Coming in History - Advent Reflection - Week One

These reflections can used in a variety of ways, by individuals or groups, please amend as necessary. The complete series on PDF including introduction is available here.

Someone read aloud: Matt. 24.1-35.
Reflection. Preferably read by one voice, with everyone having a copy to follow.

“Isn’t this place fantastic?! Just look at the size of it, and all that beautiful décor. It must have cost a packet, (-Grand Designs eat your heart out!) It’s magnificent and such a heritage, a cultural treasure. …..Sorry, -what was that you said?”

“I said it’s all going to be flattened, destroyed; not one stone left standing on another. Honestly, -I’m not kidding you. This is true”.


What’s the next question you would ask at this point?
Chances are it would be: ‘when’, or perhaps, ‘why’? And you might throw in: ‘how will we know to expect it?’

For these men, the Temple in Jerusalem was not just a symbol of worship of Yahweh; it wasn’t just an icon of Jewish culture; it wasn’t just the centre of their religious and social life; it was where God himself could be found. His Presence was there. So how can such a place be destroyed? It’s unthinkable!

By the time Matthew was composing this Gospel he knew two things: firstly that the Temple in Jerusalem had been destroyed by the Romans, in 70AD. Secondly, Matthew knew that his Master, Jesus the carpenter-turned-teacher, was also the Presence of God on earth, with people. And Matthew lets us know this, as he links this warning of Jesus about the Temple, with the question, “What will be the sign of your coming and of the end of the age?” The Temple may have gone, but Jesus the Messiah was raised from death by God and his Presence was with them still. What’s more, he’d promised that he would return to them. So Matthew expands on Jesus’ teaching about when he will return.

Jesus was born into a time and a place. Matthew knew him; was his pupil or disciple; journeyed the local places with him; gathered stories of his birth, -dark and difficult stories of foreign travellers and the danger into which they inadvertently plunged Jesus. Stories that told of the brutal response of a cowardly king called Herod.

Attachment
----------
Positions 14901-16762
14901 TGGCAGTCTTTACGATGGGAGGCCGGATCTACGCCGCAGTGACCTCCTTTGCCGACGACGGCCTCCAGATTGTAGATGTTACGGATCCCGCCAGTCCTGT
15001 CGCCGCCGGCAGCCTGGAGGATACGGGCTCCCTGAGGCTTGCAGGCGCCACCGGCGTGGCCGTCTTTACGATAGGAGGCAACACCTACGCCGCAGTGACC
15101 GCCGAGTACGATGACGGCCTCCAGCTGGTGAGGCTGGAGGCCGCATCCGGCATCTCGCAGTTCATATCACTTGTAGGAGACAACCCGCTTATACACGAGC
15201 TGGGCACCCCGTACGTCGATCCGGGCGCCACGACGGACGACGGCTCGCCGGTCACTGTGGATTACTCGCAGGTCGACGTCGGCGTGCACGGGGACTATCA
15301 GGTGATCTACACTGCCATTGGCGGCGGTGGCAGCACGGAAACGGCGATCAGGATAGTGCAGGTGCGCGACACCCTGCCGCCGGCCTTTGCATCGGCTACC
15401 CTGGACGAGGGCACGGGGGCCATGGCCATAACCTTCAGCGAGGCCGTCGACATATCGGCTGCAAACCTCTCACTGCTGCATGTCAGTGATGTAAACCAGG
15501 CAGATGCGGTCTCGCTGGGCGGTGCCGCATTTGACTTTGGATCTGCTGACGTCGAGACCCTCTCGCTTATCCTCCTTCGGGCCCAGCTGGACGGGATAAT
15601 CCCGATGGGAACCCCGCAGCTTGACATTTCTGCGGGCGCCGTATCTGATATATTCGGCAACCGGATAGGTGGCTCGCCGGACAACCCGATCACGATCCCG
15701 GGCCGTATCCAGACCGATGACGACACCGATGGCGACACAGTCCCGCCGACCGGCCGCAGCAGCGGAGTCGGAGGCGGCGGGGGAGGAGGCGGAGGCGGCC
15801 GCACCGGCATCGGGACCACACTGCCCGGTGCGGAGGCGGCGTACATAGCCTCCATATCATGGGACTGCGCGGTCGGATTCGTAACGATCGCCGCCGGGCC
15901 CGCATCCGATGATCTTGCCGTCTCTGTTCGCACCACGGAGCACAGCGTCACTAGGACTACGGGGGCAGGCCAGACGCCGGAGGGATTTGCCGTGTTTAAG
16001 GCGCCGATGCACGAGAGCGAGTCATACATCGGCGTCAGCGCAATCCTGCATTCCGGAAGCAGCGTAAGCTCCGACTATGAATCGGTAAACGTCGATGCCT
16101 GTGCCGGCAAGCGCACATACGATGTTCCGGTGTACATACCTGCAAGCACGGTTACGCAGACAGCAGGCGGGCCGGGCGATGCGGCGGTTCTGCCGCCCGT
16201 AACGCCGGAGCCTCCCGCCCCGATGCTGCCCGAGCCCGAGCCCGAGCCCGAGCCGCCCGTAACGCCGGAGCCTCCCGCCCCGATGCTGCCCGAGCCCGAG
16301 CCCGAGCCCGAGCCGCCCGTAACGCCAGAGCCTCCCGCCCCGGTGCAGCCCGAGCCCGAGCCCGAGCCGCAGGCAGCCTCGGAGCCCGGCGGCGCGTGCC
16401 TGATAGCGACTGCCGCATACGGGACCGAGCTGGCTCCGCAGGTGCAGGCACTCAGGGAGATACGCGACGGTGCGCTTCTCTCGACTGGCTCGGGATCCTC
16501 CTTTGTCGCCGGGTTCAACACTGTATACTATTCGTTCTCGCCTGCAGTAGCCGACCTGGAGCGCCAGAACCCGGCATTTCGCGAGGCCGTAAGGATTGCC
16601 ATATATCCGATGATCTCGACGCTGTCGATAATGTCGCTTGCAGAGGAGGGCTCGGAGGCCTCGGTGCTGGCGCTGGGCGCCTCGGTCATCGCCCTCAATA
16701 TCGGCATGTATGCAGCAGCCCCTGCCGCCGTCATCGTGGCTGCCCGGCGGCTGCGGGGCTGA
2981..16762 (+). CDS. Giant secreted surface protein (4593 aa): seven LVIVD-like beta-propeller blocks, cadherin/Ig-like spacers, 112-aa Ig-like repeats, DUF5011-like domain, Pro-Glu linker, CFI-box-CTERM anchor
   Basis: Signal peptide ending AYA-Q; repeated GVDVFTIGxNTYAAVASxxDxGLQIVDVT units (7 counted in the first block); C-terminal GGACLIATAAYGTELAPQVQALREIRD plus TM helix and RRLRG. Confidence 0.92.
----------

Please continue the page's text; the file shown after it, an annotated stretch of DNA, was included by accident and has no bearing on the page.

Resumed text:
Jesus also died in a time and a place, -Matthew wrote it all down in his Gospel, too. But God raised Jesus to life again: after death there was new life, new hope, new glory. The Kingdom has come and is established, but, as yet, it’s not universally applied. There’s a lot of stuff to be dealt with in history, before it all ends. That’s the difficult bit that Jesus told his disciples, and Matthew is telling us, here.

Many of these warnings can be interpreted as being about historical events in the life of the early Church. Many are timely warnings for any period of history. Some may make sense to us only far into the future.
Don’t be deceived, there will be false ‘christs’ who want to lead you astray.

There will be wars and rumours of wars; international conflicts; famines and earthquakes. Maybe we’ll be saying, “What is the world coming to?!” But we have to live with the tension between the Kingdom coming bit by bit, person by person, joy by joy, -but the bad things still going on, until God chooses to bring it all to a close, in his time.

Those who love Jesus will be persecution for his sake; some will ‘grow cold’ in their faithfulness. Before the end comes, the Gospel will be preached in all nations. Terrifying evil will threaten people, but beware false prophets, even when they come with miracles! You will know Jesus when he returns. There will be no mistaking him for a hamburger seller in Memphis or a second-hand car dealer from Clapham, so don’t believe the stories in the popular press about delusional people who claim to be Jesus, returned to us. He’s done the ‘come-as-an-ordinary-person’ once: next time there’ll be no question.

But what’s all this strange stuff got to do with my new-found faith in Christ, or my personal life, or my political leanings?
We live in difficult and uncertain times, with economic ‘melt-down’ and ‘credit crunch’. What about our future: our jobs and mortgages, savings and pensions? How will all this affect our children? Are we on the brink of the complete decline of Western Civilisation as we know it? One question leads to another.

If we had been Christians in the early Church we may have had similar questions about our security, way of life, place in society, and the future of our families and the Church to which we belonged.

If we had lived in the USSR thirty years ago, or in N. Korea or Afghanistan today, we might be asking these same questions.

Many parts of the apocalyptic literature of the Bible may be difficult to get to grips with, but where persecution, suffering and the cost of discipleship are concerned, they speak clearly across the centuries.

Jesus is making connections for us here: God knows, God cares, God has not forgotten us. This is about faith set in time and place, in history and geography, -in reality. We live between Advent and Advent, both in our annual calendar and in our world’s history.

The complete series on PDF including introduction is available here.

E. Christine Bailey, 29/11/2008